Prime Minister Benjamin Netanyahu has a new candidate for Bank of Israel governor – and once again a person who raises a lot of questions and doubts. Prof. Mario Blejer served unsuccessfully for six months as president of Argentina's central bank during the serious economic crisis in the country; earlier, he filled several positions in the International Monetary Fund, and later in Britain's central bank.
Indeed, his name is mentioned every time a governor is replaced in Israel, but he is far away from Israel: He lives in Argentina, writes in its newspapers, and defines himself as Argentinean for all intents and purposes. Although in recent years he served as a private advisor and is a regular guest at the World Economic Forum meetings, his status is nowhere near that of outgoing Governor Stanley Fischer, and he has no advantage – he has disadvantages – over many economists living in Israel.
Prof. Eytan Sheshinski, Israel's top economist, has called the plan to appoint Prof. Blejer as Bank of Israel governor "an act of a banana republic."
Seemingly, Netanyahu's office has not only presented Blejer, but "four candidates" for the position – but just seemingly. Michal Abadi-Boiangiu, for example, has been successfully running the Accountant General's Office in the Finance Ministry, but she is no economist, she has no knowledge or experience in the central bank's policy, and she doesn't see herself as a current candidate for governor.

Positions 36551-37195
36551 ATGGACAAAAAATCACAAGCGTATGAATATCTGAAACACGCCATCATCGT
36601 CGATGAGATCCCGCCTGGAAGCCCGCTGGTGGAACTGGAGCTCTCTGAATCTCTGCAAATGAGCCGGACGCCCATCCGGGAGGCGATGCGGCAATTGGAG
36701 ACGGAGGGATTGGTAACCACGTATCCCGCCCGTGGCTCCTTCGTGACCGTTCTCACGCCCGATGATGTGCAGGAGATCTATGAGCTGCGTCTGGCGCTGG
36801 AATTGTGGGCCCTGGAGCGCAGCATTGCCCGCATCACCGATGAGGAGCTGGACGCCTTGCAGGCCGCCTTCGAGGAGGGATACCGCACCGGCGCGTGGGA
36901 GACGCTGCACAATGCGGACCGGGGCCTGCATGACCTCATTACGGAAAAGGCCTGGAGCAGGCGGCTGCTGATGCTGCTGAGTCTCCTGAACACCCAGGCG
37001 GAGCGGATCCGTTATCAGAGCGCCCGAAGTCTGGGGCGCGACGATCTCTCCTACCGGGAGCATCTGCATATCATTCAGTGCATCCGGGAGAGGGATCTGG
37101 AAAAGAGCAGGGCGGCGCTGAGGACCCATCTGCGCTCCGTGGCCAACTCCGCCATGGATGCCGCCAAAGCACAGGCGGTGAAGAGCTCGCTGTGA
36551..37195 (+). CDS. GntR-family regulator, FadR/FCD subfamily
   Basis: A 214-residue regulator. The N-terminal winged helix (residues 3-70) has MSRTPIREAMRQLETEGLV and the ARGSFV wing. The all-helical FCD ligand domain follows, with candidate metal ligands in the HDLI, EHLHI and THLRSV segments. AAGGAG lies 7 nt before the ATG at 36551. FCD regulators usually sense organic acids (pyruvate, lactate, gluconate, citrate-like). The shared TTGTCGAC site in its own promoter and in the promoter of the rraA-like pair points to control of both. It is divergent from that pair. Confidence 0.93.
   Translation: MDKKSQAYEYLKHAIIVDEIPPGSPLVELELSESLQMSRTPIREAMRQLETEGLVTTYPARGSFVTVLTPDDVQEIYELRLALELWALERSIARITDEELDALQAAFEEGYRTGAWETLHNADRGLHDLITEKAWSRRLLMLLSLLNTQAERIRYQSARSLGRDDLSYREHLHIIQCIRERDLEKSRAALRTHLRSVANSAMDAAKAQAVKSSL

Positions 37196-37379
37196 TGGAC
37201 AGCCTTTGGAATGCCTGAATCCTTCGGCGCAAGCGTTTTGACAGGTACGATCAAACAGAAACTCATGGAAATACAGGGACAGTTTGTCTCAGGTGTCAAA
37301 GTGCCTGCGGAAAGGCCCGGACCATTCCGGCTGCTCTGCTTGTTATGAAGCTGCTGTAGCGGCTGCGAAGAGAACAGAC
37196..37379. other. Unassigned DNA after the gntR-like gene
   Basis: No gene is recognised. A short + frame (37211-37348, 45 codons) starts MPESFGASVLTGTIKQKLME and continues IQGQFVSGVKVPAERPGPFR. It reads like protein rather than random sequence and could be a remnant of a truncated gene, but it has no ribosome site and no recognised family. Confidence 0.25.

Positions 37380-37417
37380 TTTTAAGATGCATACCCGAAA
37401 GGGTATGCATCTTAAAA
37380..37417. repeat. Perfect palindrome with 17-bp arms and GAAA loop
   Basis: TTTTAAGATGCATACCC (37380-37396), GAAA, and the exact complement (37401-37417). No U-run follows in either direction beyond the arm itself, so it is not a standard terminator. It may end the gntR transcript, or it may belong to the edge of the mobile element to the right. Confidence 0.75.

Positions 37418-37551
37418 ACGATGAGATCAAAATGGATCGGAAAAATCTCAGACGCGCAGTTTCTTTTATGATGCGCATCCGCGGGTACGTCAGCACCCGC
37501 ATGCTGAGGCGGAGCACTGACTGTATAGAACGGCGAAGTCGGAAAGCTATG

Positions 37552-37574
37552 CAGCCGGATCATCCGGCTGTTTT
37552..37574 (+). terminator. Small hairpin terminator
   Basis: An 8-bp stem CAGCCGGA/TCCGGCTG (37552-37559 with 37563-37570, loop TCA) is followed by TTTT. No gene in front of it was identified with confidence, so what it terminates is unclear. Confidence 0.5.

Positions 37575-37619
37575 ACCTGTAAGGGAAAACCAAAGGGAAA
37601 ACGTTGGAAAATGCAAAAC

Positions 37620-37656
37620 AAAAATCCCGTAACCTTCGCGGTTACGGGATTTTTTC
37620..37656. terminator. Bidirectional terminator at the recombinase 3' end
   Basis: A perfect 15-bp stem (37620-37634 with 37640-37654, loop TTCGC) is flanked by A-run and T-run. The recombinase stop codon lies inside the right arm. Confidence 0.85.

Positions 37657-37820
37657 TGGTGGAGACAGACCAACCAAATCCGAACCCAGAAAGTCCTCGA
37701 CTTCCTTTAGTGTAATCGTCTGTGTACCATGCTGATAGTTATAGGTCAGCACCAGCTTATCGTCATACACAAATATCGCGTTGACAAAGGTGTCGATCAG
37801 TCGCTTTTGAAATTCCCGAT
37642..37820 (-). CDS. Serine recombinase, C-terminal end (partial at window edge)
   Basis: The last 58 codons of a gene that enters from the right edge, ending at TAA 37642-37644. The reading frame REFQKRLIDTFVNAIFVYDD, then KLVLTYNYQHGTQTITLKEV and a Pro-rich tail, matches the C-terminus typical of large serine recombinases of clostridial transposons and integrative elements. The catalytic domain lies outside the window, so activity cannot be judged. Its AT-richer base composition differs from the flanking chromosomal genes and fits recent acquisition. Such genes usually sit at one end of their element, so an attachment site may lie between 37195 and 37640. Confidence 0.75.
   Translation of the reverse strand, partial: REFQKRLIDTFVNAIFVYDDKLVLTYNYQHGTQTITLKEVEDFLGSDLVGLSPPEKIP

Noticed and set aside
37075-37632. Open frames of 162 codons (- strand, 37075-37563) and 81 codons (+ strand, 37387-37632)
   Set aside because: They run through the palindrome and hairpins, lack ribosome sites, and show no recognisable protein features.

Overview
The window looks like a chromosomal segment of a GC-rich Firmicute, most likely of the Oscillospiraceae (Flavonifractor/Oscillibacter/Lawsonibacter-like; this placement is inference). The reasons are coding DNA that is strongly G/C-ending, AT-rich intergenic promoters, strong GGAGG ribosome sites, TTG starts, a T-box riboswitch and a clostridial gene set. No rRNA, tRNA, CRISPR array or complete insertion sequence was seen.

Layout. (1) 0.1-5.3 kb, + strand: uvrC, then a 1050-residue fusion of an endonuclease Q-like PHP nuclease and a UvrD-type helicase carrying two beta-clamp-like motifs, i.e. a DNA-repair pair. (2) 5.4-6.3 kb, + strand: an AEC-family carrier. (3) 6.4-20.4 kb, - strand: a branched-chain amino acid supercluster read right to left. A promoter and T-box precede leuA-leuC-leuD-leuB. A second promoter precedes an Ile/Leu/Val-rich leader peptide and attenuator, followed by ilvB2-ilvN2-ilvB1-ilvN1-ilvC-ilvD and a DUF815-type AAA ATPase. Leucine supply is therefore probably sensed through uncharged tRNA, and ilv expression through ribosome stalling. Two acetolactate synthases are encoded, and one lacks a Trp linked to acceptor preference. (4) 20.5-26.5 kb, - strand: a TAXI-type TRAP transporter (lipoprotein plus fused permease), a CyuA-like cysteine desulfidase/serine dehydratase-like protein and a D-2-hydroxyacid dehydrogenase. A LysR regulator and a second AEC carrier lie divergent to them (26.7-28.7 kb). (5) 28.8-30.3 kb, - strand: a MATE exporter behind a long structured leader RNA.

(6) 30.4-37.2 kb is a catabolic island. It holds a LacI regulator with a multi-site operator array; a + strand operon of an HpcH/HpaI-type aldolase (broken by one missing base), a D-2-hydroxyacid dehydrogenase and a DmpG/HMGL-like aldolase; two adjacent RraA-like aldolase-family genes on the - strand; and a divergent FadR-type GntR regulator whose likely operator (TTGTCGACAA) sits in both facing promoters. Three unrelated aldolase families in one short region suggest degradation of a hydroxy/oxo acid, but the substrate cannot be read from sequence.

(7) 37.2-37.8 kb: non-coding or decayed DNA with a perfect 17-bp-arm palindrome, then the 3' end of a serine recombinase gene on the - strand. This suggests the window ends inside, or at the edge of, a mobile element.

Her name was only included on the "list of candidates" in order to show the public that Bibi is not opposed to women governors in general. He is only opposed to one specific woman, Dr. Karnit Flug, the deputy Bank of Israel governor, and the woman who could be governor. A clear PR spin.
As part of the discussion over the next governor, it has been claimed that the candidates should or shouldn't belong to the "Chicago school," and should stick or shouldn't stick to "monetarism." Using these terms at this time is like using the cavalry's lexicon in a digital battlefield: The economic perception which maintains that the amount of money determines the level of prices in the economy and has no effect on the real activity – the essence of the monetary school of thought – is irrelevant to the economic reality in the beginning of the 21st century.
The disputes between the economic Right and Left focus today on issues like the way the government and central bank respond to crises and recession, the roles of the budgetary deficit, the depth and extent of regulation, the place of social values on the economic list of priorities, etc. The public in Israel wants to know the governorship candidates' current opinions on these issues, not where and what they studied a generation or two ago.
Netanyahu has already turned the Bank of Israel governor's selection process into a farce; he can still restore it to its former glory by turning to Israeli economists, men and women, who are rooted in this land and experience its troubles. We are not short of such excellent people.